Test your state knowledge: What's the official state flower of Minnesota?
Hints: It's pink, white, red and green.
It's also the largest and most-impressive of the state's 43 native orchid species.
Answer: the showy lady's slipper.
Found in northern and north-central Minnesota, the flower grows wild in coniferous swamps and bogs, hardwood swamps, and even in moist roadside ditches.
The lady's slipper grows from the top of a leafy stem that may reach 3 feet. Petals and petal-like sepals are pure white, and the 2-inch long pouch is pink and white.
The flower takes time to produce a blossom. In fact, about 15 years. When a seed germinates, the plant is pencil-point sized. A certain fungus must be present for growth. The fungus, which lives in the roots of the orchid, delivers the elements of the soil to the plant. The orchid is without rootlets and cannot absorb food or water. If left undisturbed, the plant will continue to grow and produce more stems. A large clump seen in a cedar swamp may be 100 years old or older. This species has been protected by Minnesota law since 1925.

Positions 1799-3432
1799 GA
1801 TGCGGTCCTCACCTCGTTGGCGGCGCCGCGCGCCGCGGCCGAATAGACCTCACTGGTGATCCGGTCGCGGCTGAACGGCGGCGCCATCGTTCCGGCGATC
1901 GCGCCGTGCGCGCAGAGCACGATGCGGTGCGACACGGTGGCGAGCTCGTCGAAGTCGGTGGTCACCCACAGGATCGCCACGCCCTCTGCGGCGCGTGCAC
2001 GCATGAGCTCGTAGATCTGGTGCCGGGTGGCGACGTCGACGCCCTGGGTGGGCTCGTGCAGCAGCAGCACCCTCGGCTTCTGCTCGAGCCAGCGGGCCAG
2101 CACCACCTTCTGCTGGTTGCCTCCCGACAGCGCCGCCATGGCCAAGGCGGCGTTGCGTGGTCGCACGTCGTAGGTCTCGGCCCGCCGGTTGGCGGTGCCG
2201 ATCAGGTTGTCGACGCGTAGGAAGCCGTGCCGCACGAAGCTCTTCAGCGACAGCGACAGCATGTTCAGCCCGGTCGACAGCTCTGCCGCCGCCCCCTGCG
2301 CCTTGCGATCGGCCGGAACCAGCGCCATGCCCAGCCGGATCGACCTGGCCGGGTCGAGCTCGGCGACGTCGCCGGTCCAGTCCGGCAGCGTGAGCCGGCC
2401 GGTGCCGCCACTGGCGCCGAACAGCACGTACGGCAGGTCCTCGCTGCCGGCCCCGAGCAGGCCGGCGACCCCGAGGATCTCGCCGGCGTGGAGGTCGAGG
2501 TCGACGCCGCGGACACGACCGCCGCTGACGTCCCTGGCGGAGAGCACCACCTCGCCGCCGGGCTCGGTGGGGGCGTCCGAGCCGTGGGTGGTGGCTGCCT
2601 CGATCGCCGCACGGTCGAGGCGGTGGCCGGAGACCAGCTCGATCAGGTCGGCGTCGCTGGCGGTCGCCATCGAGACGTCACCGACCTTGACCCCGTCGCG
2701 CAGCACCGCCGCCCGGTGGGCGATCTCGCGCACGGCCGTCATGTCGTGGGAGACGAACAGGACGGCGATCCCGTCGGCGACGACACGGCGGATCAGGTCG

You might see the flower in bloom at the Minnesota Landscape Arboretum or Eloise Butler Wildflower Garden in far west Minneapolis within the next week. It will be blooming in areas like Lake Bemidji State Park about two weeks later.
Jim Gilbert's Nature Notes are heard on WCCO Radio at 7:15 a.m. Sundays. His observations have been part of the Minnesota Weatherguide Environment Calendars since 1977, and he is the author of five books on nature in Minnesota. He taught and worked as a naturalist for 50 years.